I found this article (by
Ven. Bhikkhu Bodhi) recently when I was looking for a description of "compassion".
It says (beware that the following quote is taken slightly out of context),
Lay people support the Sangha with their simple material needs of food, robes, dwellings, and medicines. They also give generously to the poor and disadvantaged. In Sri Lanka, for example, blood donation campaigns are common on Buddhist holidays, and many people donate their eyes to eye banks and their bodily organs for medical research after their death. I learned recently that in Sri Lanka, more than 200 monks have donated kidneys, without any thought of remuneration or any other personal benefit, solely for the privilege of giving a bodily organ.
I infer that the "kidney donation" is from living donors.
In summary, I think that Theravada Buddhism says it's okay to do it (perhaps with some limitations which I hope are obvious regarding harmlessness).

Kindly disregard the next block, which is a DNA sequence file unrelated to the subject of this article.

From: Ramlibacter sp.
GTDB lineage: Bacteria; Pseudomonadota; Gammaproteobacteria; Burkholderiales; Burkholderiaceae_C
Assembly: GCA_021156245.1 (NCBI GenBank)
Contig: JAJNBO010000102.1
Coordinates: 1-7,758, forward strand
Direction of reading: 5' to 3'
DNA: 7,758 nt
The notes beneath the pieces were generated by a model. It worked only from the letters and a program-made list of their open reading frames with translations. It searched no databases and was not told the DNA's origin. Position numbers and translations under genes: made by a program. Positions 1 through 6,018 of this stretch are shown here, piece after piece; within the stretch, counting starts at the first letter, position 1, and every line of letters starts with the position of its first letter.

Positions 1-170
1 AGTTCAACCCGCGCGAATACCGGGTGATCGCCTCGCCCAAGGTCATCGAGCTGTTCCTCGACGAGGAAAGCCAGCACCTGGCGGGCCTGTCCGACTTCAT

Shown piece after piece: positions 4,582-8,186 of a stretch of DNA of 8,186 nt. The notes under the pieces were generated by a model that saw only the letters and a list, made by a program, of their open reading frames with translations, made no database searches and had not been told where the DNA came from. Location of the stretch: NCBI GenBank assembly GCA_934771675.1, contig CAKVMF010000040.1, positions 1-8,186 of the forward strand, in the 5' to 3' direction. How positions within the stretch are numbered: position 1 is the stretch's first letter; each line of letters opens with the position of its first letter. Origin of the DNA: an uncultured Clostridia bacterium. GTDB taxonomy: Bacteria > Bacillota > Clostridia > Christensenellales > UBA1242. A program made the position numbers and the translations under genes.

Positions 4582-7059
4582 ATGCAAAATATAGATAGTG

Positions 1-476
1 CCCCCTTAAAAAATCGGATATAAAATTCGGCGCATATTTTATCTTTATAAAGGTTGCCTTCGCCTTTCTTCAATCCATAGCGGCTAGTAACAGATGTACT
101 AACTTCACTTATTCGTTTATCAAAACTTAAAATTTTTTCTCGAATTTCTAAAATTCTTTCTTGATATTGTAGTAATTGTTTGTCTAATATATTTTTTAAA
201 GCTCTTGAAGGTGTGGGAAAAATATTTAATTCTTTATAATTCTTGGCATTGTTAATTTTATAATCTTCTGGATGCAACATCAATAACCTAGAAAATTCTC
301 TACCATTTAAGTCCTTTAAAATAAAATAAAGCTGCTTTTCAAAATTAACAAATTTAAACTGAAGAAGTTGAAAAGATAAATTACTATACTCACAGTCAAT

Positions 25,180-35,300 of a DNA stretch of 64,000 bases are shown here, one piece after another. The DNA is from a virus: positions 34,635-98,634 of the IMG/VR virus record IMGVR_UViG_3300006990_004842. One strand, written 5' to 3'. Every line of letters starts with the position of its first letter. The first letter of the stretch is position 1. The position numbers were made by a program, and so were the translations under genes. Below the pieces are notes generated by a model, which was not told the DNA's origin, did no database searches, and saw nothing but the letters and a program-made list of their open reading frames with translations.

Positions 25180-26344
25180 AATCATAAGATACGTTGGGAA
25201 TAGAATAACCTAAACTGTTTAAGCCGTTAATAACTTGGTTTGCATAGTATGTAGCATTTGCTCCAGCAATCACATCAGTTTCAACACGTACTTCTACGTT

This Buddhism and organ donation page from the UK claims that it's ethically okay, for example here is one of several quotes,
Organ donation is acceptable in Theravada Buddhism. It is a Buddhist virtue to generously extend help to other sentient beings and this covers the case of organ donation." (Phramaha Laow Panyasiri, Abbot, The Buddhavihara Temple)
It also says,
There are no injunctions in Buddhism for or against organ donation. The death process of an individual is viewed as a very important time that should be treated with the greatest care and respect. In some traditions, the moment of death is defined according to criteria which differ from those of modern Western medicine, and there are differing views as to the acceptability of organ transplantation.
I tried to ask about "the moment of death" in this separate question: How long to leave a body undisturbed after death?